The result is more efficient order fulfillment with the best product always out the door first. Paired with SBI’s Racking Optimization tools and the rest of the various other beneficial system tools, Sawyer Nursery and its partnership with SBI has yielded massive efficiency gains year-on-year-on-year. Sawyer’s project manager, Steve Brookhouse sums it up: “To date, both our Michigan and Alabama locations are getting 8 percent more product on the racks than the same weeks in 2014. And 2014 was about 20 percent more than 2013.”


Forget Hardware Requirements, Go with Web-Based Apps

Setting up the hardware necessary for inventory scanning is a snap with web-based apps. In most cases it’s as easy as pairing a smartphone with a Bluetooth barcode scanner or using an all-in-one device such as the rugged new Panlin PL-43 (pictured at left being assessed by SBI Software’s Brian Ragsdale). The scanner reads the info, the phone records the data which is later processed through the back office. There are also all-in-one devices available such as the Motorola MC40 which work equally well. Web-based apps such as those from SBI Software work on any phone, tablet, desktop or laptop, simplifying your hardware requirements.

Availability Buckets

Casertano Greenhouses and Farms is a major supplier of both Lowe’s and Home Depot stores in Connecticut. To keep quality product flowing to both of those chains, Casertano uses a bucket system of inventory management. Once available, any given crop is divided into “buckets” — essentially, portions allocated for specific customers. Order entry and replenishment allocates to out of their specific inventory bucket(s). The difficulty was in identifying sellable inventory and guaranteeing it was headed to the right bucket(s). The relationship between a grower and a big box store is predicated upon mutual confidence that product will be replenished with accuracy. So Casertano tasked their software vendor with creating and implementing a solid proven method of separating products per partner.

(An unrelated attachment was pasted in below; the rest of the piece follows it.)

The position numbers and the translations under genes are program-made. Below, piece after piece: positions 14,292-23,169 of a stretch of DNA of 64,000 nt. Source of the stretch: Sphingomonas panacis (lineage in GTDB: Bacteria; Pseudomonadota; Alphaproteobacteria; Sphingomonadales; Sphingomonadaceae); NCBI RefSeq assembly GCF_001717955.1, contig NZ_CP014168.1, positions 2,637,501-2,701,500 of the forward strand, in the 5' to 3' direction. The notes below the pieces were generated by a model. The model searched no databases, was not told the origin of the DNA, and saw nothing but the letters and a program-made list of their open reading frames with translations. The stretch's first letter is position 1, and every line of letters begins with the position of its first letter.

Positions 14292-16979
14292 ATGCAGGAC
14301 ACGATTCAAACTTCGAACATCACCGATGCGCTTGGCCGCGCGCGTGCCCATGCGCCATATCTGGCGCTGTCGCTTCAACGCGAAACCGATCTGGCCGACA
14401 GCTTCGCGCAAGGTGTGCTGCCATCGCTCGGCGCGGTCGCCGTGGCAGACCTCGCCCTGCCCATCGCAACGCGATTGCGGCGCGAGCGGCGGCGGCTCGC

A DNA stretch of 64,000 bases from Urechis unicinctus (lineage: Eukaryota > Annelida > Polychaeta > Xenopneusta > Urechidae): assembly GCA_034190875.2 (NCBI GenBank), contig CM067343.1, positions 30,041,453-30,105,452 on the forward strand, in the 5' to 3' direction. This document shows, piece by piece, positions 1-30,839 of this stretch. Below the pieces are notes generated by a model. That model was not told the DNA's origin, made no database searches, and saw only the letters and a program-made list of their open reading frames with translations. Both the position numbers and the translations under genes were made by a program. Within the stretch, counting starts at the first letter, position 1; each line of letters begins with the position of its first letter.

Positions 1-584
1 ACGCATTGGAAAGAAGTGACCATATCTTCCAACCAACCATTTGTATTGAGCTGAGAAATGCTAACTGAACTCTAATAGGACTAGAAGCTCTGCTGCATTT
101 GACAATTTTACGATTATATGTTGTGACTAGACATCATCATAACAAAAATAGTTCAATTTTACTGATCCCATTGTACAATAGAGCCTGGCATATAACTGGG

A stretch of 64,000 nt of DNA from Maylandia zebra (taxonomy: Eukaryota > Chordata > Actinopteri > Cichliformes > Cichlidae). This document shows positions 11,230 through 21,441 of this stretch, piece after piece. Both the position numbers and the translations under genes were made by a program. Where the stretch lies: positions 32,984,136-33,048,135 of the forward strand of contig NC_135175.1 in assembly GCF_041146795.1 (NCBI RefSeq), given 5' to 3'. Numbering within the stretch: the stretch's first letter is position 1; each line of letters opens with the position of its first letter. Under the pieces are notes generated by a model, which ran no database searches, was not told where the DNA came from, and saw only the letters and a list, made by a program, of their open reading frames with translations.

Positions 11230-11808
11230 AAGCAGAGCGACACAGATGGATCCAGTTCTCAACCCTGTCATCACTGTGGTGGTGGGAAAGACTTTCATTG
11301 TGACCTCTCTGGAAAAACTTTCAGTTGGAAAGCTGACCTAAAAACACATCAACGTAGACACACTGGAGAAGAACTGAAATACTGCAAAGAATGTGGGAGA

SBI Software’s Availability Buckets use customer prefix ready dates to differentiate between salable products per customers. For example, if a given crop is due to be salable on week 16 of 2016, the prefixed ready dates would read HD1616 for Home Depot week 16, 2016 and LO1616 for Lowe’s week 16, 2016. SBI then allocates quantities of each product based on parameters chosen by the grower — hard numbers or percentages, typically. If demand for a specific plant was higher than anticipated at Home Depot and that bucket needed to add more inventory, all the product earmarked for Lowe’s would be safely reserved in the Lowe’s bucket. Home Depot’s additional needs would either come from unallocated stock or a user would need to remove stock from the Lowe’s bucket before it could be used anywhere else. The system honors the buckets to ensure that inventory meant for a chain gets to that chain. The functionality is simple yet robust, and even allows for splitting one crop over multiple bucket ready dates in only a few clicks.

There’s no right way to do inventory. But regardless of the method, smart growers realize that fewer clicks is more desirable. Whether you’re choosing which inventory system would integrate best into your process or looking to update the software driving your current method, consider ease of use as an early barometer of success. The faster your stock is inventoried, the sooner it can be offered for sale.


Eric Evans

Eric Evans is marketing director at SBI Software. He can be reached at